Dining

Check Mate

Social media is changing the game for chefs and restaurant critics alike
Nix
Photo: Courtesy of Nix

Ryan Sutton did not enjoy John Fraser’s new restaurant, Nix. This is known because Mr. Sutton, a restaurant critic for Eater, recently published a review of the new hot spot to that effect. Among the nicer things he includes in his widely circulated appraisal is that Fraser, “one of our city’s most preeminent vegetable chefs . . . doesn’t serve very good vegetables.” That cuts to the bone, or, I suppose, the root. Naturally, one might imagine Mr. Fraser did not like Mr. Stutton not liking his vegetables. Normally, this sentiment would be known only through intuition and to those to whom Mr. Fraser confides. But now in the age of social media, private is public, thanks to Instagram.

Upon publication of said review, Mr. Fraser Instagrammed an image (which has since been deleted) of what we are to presume is a check for Mr. Sutton’s meal (Mr. Sutton is tagged in the photo). The total came to $243.88; the tip left was $25. Mr. Fraser framed his caption as a blistering apostrophe: “Sorry you didn't enjoy your experience. . . . It seems we missed the mark. It is unfortunate that you chose to take it out on our hardworking service staff with a 10% tip. For future reference, 20% tip is customary.”  

Immediately, a few things become known:

1) It’s nice Vox has the money to allow critics to eat well and expansively. This is an important, if often undercovered and dismayingly rare, factor in the quality of criticism.

2) Mr. Sutton did not leave a very good tip. Not at all.

3) We no longer live in an era where criticism is asymmetrical. Critique, ye critic, but prepare for criticism.

The exchange also raises a slew of interesting ethical and factual questions. Let’s unpack them. At root, there are two distinct issues. The first is whether Mr. Sutton was right or wrong to leave so shitty a tip. Ten percent is, as Mr. Fraser notes, impecunious. Secondly, the question of whether or not Mr. Fraser is right to share a private decision on Mr. Sutton’s part with the public for the purposes of shaming.

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Firstly, in the absence of mitigating circumstances, such as leaving the tip partially in cash or service being in some way included, we can all agree Mr. Sutton left a very bad tip, indeed. But, was he wrong to do it? This is the meaning of discretionary tipping. That word loses its significance if one must leave a certain amount.

The leaving or non-leaving of a tip is perhaps the sole avenue of expression left open to a diner in situ and directly. Clearly, in the case of a professional restaurant critic, this is not true. But for the hoi polloi, it is. Yelp, for instance, is a replay game, written in a bilious postprandial haze. It is also indirect, mitigated as it is by the platform, just as Twitter is. At the end of the day, a tip is really that voice for the diner.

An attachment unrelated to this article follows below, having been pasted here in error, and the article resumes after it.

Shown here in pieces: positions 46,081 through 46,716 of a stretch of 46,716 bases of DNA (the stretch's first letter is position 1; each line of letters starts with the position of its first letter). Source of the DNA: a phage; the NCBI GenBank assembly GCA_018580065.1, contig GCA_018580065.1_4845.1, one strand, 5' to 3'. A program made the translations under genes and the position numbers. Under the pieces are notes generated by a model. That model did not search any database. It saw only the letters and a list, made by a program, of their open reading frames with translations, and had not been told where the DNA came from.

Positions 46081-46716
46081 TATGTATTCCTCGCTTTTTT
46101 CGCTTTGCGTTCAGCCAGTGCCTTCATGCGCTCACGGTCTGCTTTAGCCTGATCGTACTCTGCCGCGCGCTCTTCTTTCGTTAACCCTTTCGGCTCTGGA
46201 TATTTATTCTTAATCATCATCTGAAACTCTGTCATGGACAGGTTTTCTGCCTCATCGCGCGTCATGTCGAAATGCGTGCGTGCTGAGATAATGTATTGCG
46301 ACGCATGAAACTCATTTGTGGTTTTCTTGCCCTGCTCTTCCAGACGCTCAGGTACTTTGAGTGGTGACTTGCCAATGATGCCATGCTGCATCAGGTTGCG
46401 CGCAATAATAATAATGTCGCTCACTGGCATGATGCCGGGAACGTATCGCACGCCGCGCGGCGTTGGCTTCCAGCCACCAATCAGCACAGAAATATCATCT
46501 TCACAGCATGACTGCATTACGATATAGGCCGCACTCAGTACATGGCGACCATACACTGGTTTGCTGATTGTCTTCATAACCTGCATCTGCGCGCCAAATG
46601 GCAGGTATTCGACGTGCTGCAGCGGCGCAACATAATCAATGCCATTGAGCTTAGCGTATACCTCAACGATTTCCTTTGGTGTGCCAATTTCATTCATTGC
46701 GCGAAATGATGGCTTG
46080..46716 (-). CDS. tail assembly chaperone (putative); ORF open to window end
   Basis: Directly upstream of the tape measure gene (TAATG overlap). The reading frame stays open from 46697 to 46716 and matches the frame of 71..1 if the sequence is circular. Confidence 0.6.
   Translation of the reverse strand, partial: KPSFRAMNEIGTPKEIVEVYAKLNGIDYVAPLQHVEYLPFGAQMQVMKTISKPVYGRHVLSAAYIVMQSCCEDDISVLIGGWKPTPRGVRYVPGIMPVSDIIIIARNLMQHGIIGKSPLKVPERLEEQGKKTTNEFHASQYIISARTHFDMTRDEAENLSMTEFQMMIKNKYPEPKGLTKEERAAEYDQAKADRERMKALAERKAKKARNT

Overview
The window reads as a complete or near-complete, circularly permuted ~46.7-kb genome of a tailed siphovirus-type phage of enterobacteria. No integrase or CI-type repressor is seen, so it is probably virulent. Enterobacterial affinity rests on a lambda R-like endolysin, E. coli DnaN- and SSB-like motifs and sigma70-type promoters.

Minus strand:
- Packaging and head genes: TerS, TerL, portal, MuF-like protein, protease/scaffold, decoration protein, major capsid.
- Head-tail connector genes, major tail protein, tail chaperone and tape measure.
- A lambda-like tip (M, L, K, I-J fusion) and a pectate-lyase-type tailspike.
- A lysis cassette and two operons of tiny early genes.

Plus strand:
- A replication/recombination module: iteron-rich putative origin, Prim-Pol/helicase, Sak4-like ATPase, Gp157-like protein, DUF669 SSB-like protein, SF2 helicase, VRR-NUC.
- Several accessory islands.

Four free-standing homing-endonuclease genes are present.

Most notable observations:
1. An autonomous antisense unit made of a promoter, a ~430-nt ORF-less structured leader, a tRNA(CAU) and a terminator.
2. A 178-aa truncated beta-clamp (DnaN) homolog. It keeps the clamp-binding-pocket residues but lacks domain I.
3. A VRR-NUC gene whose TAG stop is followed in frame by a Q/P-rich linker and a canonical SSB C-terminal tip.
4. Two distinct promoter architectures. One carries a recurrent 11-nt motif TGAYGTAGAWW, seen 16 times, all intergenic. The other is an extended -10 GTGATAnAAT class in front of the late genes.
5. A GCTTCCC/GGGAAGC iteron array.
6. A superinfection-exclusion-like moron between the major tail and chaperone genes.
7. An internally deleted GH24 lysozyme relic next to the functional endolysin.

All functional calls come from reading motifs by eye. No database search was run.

Mr. Fraser is correct that by choosing to express himself in this way, Mr. Sutton is in effect penalizing the waitstaff for deficiencies in his experience in toto. But whose fault is this? Mr. Sutton did not invent the mechanism of tipping or the system by which tips are distributed within a restaurant. By what other mechanism could he manifest his dissatisfaction? After all, if all you have is a hammer, everything looks like a nail. So was it totally cool he stiffed his server? No. Was he wrong to do it? Not at all.

Now for the next question: Did Mr. Fraser somehow transgress by posting Mr. Sutton’s receipt publicly? Setting aside any potential violations of privacy—for Mr. Sutton clings to his fig leaf of anonymity and surely the last four digits of his credit card could be helpful to nervous restaurateurs—the answer again is no. Just as a tip is Mr. Sutton’s unfortunate avenue for self-expression, so is Instagram Mr. Fraser’s platform. A sense of unease arises, of course, because this is a hairy situation. But examined, our apprehension stems from a deep-seated almost Puritan sense that the criticized should bear their criticism silently. What hogwash. We live in a time of many voices on many platforms used for many purposes. Why shouldn’t one of them be for the aggrieved to present their aggravation? The battle between the anonymous critic and the silent chef has long been obsolete. Transparency goes both ways.

There is, of course, a line between Justice Brandeis’s conception of sunshine as the best disinfectant and Carl von Clausewitz’s of absolute war. And it may be that Mr. Fraser is approaching that line quicker than Mr. Sutton. Both men aren’t acting terribly well, nor are they in the wrong, except, perhaps, that they aren’t questioning the systemic forces that push them into such petty confrontation. But to bastardize Alfred Tennyson’s “Charge of the Light Brigade,” theirs is not to reason why. Theirs is but to do and dine.

Update: Critic Ryan Sutton has since apologized to Chef John Fraser on Twitter for the "unintentional mathematical error." This is good news, of course, but only emphasizes the broad ripples and the sea changes social media has caused within the media firmament. 

Joshua David Stein joins Tasting Table as editor-at-large, bringing his thoughtful perspective on food, dining and culture to our proverbial table. His work has appeared in the New York Times, The Guardian, Eater, New York Magazine, Esquire and many others. Follow Joshua on Twitter and Instagram.

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